Everyone wants to shoot quickly and accurately, and the stance that we choose can make a big difference in how we perform.
The right stance can be different for each shooter (and situation), but it’s a major factor in how we control sight alignment, body position, balance and recoil offset.
Think of it this way – you wouldn’t build a new house with a weak foundation, and it’s the same with how you establish your body before you shoot. Also consider any other sport or dynamic activity and how a solid base-of-support sets you up for optimal performance. From boxing to tennis, how you set-up is the first step to success.
Now having said that, there are a number of factors that we have to consider.
- Are you a new gun owner?
- Are you in the military or a police officer?
- Your body weight & strength
- Caliber of the weapon you’ll be using
- Range use only with static targets?
- Tactical or potential self-defense engagement?
There are others, but you get the idea. It can make a difference if you’re a new shooter or if you’ve got a small build and more powerful weapon. It’s also one thing if you’re simply a weekend warrior going to the range for some target practice – and quite another if someone is shooting back.
For this post, we’ll concentrate on 2-handed stances, as they are the most common method of shooting all around. As anyone with experience knows, there are a variety of stances in use – each with their own pros-&-cons. Some of the most preferred styles now though, are variations or hybrids of these more traditional versions. To be sure, this is a topic for debate, but it will always come down to shooter comfort, safety and performance. For instance, how would you react in a real-life/real-time situation? How smoothly and effectively can you assume your stance and discharge your weapon? Obviously you won’t have the time to dance around figuring out if your feet are in exactly the right spot.
The bottom-line is that new shooters have to learn SOME method or technique to get a grasp on the fundamentals – and this is where the basics come in. This is especially true for tactical shooting if your personal safety is at-stake. Once you’ve been at it for a while, it’s typical that you’ll gain the insight necessary to know what’s best for you.
Here are a few of the components that help to make up a solid stance :
- Keeping the head pretty much upright and avoid bending it down to meet your weapon. This can affect your overall field of vision and can help if you have to compensate for a dominant eye.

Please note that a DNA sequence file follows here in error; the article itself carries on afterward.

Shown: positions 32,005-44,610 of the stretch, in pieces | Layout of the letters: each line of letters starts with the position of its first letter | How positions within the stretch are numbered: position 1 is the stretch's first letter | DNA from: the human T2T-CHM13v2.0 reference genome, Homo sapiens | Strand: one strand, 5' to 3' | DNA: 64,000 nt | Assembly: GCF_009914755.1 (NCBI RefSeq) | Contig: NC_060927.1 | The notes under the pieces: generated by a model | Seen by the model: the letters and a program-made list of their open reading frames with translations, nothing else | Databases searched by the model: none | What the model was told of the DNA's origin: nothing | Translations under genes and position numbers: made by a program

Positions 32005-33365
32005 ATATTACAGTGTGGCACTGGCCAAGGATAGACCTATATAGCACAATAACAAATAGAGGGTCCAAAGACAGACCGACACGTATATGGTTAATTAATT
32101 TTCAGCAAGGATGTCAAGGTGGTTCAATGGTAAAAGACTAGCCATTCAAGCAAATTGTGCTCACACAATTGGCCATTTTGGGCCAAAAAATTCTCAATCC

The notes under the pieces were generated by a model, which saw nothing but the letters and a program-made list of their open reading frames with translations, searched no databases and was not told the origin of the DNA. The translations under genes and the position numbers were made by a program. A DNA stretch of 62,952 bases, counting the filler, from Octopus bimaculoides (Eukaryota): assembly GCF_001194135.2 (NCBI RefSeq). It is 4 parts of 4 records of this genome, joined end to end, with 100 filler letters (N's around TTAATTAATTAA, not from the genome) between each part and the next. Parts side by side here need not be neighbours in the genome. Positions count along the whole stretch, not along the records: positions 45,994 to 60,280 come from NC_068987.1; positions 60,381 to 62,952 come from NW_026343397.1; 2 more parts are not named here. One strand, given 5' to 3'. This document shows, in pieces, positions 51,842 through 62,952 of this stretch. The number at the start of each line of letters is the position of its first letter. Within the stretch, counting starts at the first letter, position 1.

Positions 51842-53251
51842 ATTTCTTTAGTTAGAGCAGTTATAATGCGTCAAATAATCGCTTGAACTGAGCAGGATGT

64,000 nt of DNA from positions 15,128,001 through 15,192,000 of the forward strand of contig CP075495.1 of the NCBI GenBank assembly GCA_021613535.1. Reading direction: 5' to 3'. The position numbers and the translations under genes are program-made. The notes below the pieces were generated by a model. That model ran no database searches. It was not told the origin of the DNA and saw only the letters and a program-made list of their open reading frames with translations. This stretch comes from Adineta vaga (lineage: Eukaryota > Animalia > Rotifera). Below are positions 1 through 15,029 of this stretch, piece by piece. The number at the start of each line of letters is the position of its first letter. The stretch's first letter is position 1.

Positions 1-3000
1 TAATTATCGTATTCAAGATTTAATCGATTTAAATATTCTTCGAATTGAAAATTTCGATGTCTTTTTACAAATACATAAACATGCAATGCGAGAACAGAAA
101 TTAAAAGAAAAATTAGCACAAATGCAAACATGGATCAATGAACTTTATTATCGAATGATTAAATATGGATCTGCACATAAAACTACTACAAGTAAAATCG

- Round your shoulders somewhat forward (without hunching your back). Arm position will vary per stance type.
- Keep your back straight and your hips oriented towards your target
- Knees should be unlocked and slightly bent
- Your feet should always be firmly set and about shoulder-width apart to provide the best stability. Exact placement will depend on preference (discussed below). In any instance, you’ll want to lean-in slightly toward your gun, with weight on the balls of your feet. Like most physical activities, you won’t want to be back-on-your-heels when shooting.
Let’s take a (brief) look at the various established stances to help create some context.
This one is the most basic and easiest to assume, as you face your target squarely with your feet parallel and shoulder-width apart. The name comes from the fact that your shoulders and extended arms create the shape of an isosceles triangle. The pros with this version are that it’s fast to establish, allows you to line-up your sights evenly and keeps your body armor flush with your potential enemy. The cons are that it doesn’t give you much front-to-back stability (especially with higher caliber guns) and it does provide the biggest target to anything coming at you.
This was developed in the 1950’s by LA County Sheriff Jack Weaver and is taught to most new shooters. With this stance, you angle or ‘blade’ your body by moving the foot on your support side forward by 8 – 10 inches. The support-side arm is bent downward at the elbow and the shooting-side arm is not quite fully extended, with the elbow angled outward. Weapon stability is optimized by a push/pull action with your grip. The pros are that it’s fast to adopt, provides a good swing arc and a good base of support. The downsides include that fact that recoil can be an issue with both arms being bent and it exposes the side of your body where armor typically doesn’t cover.
Popularized by the legendary shooting instructor of the same name, this version is basically a modified Weaver, with the stance a little shorter and the shooting-side arm locked. Some folks liken the extended arm to a rifle stock that can transfer recoil energy back into your body for better absorption and it also allows the shooter to move their head over to align their vision just like a long gun.
Fighter or Boxer
Also known as a tactical stance, this popular hybrid offers the best of each of the more traditional versions. It should feel natural like you’re defending yourself physically and is common with police and military personnel as it provides good maneuverability and balance. It also allows for a somewhat angled body that presents less of a target and closes-off that open side area on body armor.
Beyond these stances, there are also a variety of others that cross-pollinate features and benefits. These include the Power or Modified Isosceles, the Modified Weaver or Chapman, Retention types or the Center Axis Relock (think action movies) and the list goes on.
Ultimately, any shooter should stick to the basic principles for positioning, sightlines and balance but the choice then becomes which style fits them the best. A good instructor can also help with your choices. There’s no one-size-fits-all that covers every individual and every situation. Go with what’s natural for you and then practice, practice, practice until it becomes second nature.
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